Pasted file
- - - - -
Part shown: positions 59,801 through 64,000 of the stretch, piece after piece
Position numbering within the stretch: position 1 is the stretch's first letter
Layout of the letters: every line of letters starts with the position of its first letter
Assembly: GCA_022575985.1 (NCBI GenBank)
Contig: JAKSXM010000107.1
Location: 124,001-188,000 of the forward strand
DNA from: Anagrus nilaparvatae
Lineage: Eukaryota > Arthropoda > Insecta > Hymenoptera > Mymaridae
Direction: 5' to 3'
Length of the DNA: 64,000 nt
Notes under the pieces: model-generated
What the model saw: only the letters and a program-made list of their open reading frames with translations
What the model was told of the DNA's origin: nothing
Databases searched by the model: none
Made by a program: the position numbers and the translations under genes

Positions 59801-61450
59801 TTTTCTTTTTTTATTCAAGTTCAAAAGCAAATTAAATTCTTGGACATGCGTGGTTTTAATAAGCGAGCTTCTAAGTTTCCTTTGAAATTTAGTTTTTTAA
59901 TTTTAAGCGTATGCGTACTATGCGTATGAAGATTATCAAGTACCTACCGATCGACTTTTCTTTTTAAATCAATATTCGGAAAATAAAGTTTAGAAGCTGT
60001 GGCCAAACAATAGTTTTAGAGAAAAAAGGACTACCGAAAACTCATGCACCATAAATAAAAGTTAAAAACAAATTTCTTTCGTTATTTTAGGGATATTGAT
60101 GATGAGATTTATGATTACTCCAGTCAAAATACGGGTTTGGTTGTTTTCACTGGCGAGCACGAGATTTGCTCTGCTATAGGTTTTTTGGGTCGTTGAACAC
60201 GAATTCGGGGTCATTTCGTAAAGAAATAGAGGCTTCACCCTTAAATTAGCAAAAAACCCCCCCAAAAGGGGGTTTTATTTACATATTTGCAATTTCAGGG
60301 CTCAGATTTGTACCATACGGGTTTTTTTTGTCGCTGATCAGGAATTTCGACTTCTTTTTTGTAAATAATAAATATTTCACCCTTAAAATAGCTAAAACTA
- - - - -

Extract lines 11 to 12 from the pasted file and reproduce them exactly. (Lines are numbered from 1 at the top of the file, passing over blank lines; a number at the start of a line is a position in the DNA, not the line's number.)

Notes under the pieces: model-generated
What the model saw: only the letters and a program-made list of their open reading frames with translations